The X17 particle can solve the mystery of dark matter
X17 Particle Might Solve Mystery of Dark Matter

The X17 particle can solve the mystery of dark matter

The X17 particle can solve the mystery of dark matter

The X17 particle can solve the mystery of dark matter – Professor Attila Korszonhorke and his colleagues from ATOMKI (Hungarian Debrecen Nuclear Research Institute) recently published an article that hints at the existence of a previously unknown subatomic particle called X X17. The team first reported that it found particle marks in 2016, and now they report more brands in a separate experiment.

If the results are confirmed, particle X17 can help explain dark matter, and scientists of mysterious matter believe that the universe contains more than 80% of the mass.

It can be the carrier of a ‘fifth force’ beyond four in the standard model of physics: gravity, electromagnetism, weak atomic force and strong atomic force.

Destroy atoms

Most researchers looking for new particles use highly accelerators that simultaneously destroy microscopic particles at high speeds and leave the explosion. The largest of these accelerators is the Large Hadron Collider in Europe, where the Higgs Boson, a particle scientist who had been hunting for decades, was discovered in 2012.

Professor Krasznahorkay and his co-authors have taken a different approach, conducting small experiments that trigger subatomic particles called protons in the nuclei of different atoms.

In 2016, they observed pairs of electrons and positrons when the beryllium-8 nucleus went from a high energy state to a low energy state.

He found deviations from what he expected to see when there was a large angle between the electron and the positron. This discrepancy can be better explained if the nucleus emitted an unknown particle that was subsequently divided into an electron and a positron.

This particle has to become a boson, which is the type of particle that carries the force, and its mass will be about 17 million electron volts. It is as heavy as 34 electrons, which is quite light for such a particle. (The Higgs boson, for example, is more than 10,000 times heavier).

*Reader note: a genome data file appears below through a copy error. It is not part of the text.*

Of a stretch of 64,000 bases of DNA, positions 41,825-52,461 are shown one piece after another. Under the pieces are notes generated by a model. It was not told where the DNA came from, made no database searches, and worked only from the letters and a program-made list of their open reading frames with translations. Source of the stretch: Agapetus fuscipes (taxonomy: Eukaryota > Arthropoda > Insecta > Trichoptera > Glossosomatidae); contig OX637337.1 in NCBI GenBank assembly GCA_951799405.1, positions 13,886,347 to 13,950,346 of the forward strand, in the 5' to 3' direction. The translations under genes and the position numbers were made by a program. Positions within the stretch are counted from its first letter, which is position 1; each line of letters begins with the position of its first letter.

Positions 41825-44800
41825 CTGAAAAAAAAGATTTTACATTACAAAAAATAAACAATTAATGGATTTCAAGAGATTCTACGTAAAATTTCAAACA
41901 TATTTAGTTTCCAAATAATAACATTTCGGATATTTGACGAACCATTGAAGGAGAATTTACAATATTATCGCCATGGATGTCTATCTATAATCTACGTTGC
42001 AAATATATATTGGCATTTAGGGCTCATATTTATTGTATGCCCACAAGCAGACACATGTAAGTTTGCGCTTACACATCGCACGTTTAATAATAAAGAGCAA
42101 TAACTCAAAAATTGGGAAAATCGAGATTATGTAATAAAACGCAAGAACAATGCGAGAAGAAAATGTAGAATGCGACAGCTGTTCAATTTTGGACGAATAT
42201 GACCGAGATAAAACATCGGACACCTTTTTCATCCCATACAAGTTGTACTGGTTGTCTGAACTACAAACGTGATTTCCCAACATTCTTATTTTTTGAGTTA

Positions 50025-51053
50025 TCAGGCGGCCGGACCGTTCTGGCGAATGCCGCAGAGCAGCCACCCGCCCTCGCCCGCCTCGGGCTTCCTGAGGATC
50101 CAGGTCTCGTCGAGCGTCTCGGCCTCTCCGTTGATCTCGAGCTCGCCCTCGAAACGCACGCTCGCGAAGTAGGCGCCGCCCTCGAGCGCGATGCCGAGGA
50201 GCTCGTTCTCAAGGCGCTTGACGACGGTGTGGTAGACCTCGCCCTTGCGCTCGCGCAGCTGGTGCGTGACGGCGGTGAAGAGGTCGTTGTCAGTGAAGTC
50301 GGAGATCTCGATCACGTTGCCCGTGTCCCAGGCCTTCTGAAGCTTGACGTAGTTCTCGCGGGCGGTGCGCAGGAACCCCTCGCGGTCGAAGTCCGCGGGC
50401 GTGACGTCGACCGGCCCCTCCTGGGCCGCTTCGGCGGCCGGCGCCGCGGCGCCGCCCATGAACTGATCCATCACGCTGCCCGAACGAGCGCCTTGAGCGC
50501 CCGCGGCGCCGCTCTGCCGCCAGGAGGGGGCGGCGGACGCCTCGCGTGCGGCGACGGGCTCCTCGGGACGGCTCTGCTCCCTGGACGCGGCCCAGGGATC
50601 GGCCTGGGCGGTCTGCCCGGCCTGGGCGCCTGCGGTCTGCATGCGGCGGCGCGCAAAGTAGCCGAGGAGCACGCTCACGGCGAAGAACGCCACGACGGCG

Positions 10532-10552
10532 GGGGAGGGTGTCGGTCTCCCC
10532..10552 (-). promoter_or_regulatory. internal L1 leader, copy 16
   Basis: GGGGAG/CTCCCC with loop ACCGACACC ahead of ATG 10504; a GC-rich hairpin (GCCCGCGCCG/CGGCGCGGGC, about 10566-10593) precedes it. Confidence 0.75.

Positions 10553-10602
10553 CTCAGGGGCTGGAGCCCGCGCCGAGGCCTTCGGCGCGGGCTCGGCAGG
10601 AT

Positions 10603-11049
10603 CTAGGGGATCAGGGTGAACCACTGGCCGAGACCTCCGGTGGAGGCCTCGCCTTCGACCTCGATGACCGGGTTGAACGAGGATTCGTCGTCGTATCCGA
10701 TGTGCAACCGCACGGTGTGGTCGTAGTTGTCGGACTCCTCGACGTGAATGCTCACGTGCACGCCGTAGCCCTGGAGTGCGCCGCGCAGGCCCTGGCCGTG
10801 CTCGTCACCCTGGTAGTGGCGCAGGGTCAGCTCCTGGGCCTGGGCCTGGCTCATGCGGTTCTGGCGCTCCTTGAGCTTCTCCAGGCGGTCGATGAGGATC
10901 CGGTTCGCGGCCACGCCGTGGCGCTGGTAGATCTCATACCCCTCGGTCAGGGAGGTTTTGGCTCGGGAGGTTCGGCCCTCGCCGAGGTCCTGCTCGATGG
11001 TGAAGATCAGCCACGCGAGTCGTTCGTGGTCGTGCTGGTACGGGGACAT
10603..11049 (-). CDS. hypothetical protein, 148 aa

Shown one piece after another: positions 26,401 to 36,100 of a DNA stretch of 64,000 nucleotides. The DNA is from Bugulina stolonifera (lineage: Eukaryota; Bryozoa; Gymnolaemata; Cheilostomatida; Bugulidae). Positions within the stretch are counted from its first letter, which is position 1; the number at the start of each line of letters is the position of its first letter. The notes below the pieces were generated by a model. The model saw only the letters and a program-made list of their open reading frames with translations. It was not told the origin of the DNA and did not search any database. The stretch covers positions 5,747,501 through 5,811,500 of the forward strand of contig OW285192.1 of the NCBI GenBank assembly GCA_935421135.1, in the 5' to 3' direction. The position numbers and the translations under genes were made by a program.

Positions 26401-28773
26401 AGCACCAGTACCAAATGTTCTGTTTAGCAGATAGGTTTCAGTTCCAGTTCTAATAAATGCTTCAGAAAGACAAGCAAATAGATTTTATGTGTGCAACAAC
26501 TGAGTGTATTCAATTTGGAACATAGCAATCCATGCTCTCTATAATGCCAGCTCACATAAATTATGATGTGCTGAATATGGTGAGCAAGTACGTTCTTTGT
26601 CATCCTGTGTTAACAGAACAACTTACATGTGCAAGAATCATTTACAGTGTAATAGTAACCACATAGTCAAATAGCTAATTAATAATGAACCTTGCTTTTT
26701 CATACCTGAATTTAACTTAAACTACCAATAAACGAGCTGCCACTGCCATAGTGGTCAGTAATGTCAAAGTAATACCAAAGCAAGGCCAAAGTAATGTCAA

Because of his mass, Professor Kursenzhorke and his team called the imaginary particle X17. Now they have seen a strange behavior in the helium-4 nucleus that can also be explained by the presence of X17.

This last discrepancy is statistically significant: a confidence level of seven sigma, which means that there is only a very small probability that the result is coincident. This is beyond the usual five sigma standard for a new discovery, so the result seems to be that there is some new physics here.

Double check

However, the new announcement in 2016 and one encountered skepticism from the physical community, the kind of skepticism that did not exist when the two teams together announced the discovery of the Higgs boson in 2012.

So why is it so difficult for physicists to believe in a new light boson as if it could exist?

First, such experiments are difficult and, therefore, data analysis. The signals may appear and disappear.

In 2004, for example, in Debrecen, the group found evidence that they interpreted the possible existence of a similar boson, but the signal disappeared when they repeated the experiment.

Secondly, one must ensure that the existence of X17 is compatible with the results of other experiments. In this case, the results with beryllium in 2016 and the new result with helium can be explained by the existence of X17, but an independent investigation by an independent group is still required.

In 2012, in a workshop in Italy, Professor Bosznhorke and his group first reported weak evidence (at the level of three sigmas) for a new boson.

Since then, the team repeated the experiment with advanced equipment and successfully reproduced the results of beryllium-8, which is reassuring, since helium-4 has new results. These new results were presented at the HIAS 2019 Symposium of the National University of Australia in Canberra.

What does this have to do with dark matter?

Scientists believe that most of the matter in the universe is invisible to us. The so-called dark matter will only interact with the general case in a very weak way. We can speculate that it exists from its gravitational effects on distant stars and galaxies, but it has never been detected in the laboratory.

So where does X17 come from?

In 2003, one of us (Boehm) showed that there can be a particle like X17, which works with Pierre Fayette and is single. It moves between dark matter particles in the same way as photons, or particles of light, do for ordinary matter.

In the scenarios I propose, lighter dark particles can sometimes form pairs of electrons and positrons similar to Professor Gersenhorke’s team.

This scenario has led to many discoveries in low energy experiments, which have rejected many possibilities. However, X17 has not yet been ruled out, in which case the Debrecen group has discovered how dark matter particles communicate in our world.

More proof is required

Although the results of Debrecen are very interesting, the physical community will not be convinced that a new particle has been found until independent confirmation.